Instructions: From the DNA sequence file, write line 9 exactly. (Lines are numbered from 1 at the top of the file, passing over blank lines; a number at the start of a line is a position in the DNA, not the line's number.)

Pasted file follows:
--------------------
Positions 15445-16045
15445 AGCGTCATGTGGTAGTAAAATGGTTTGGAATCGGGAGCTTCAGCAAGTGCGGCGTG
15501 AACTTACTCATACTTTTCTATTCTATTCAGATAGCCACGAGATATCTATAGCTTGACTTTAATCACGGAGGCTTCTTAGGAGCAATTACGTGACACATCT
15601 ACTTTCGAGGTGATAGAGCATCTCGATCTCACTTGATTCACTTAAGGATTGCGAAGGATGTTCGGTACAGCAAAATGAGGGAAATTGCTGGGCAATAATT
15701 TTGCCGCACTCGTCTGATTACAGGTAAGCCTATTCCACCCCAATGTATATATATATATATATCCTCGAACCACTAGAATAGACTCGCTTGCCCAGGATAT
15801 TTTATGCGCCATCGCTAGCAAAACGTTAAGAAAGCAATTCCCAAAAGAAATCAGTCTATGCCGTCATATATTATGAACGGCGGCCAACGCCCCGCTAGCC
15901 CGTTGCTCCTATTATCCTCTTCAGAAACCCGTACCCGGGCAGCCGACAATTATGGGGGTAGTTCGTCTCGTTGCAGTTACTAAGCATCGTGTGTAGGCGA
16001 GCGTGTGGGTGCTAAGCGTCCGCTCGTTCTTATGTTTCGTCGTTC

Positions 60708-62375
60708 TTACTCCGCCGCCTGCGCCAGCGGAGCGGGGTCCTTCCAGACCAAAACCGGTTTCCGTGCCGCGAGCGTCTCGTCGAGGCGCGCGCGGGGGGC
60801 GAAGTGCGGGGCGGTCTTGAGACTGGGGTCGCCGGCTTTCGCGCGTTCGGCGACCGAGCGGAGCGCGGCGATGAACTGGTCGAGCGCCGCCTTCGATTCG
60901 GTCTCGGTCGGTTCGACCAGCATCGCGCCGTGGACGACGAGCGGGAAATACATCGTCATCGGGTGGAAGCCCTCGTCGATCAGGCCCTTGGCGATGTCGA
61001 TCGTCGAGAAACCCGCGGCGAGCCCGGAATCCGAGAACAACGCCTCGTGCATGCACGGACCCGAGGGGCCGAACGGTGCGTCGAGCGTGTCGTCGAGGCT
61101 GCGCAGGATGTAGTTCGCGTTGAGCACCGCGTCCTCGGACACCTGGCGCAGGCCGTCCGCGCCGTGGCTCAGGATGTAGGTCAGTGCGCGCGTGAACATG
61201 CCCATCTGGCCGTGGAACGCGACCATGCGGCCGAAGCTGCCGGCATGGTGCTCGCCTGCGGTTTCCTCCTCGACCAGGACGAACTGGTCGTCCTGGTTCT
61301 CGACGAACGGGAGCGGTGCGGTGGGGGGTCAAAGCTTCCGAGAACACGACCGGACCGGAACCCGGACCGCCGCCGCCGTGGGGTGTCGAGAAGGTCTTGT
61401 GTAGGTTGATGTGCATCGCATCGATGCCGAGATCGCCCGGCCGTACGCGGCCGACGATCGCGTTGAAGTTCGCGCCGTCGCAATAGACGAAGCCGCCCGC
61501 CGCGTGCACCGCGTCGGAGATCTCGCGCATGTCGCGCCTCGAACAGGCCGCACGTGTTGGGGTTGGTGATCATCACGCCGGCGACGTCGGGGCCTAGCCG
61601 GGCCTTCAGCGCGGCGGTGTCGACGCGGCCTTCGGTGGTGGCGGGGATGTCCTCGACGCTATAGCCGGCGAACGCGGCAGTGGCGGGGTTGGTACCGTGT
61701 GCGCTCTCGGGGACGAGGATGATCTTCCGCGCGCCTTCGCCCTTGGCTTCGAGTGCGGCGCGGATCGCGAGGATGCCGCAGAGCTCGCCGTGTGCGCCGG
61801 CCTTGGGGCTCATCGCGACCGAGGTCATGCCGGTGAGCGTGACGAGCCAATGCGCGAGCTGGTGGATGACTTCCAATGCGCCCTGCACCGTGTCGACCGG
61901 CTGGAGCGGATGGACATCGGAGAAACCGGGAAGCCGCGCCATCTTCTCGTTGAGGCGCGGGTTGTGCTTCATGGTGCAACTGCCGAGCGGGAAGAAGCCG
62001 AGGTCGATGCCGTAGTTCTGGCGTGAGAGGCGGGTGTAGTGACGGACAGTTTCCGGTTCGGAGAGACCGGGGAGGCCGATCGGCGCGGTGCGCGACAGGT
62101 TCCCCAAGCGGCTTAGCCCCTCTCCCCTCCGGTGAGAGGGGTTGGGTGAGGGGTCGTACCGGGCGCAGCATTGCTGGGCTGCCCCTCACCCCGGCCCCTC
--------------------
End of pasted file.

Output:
Positions 60708-62375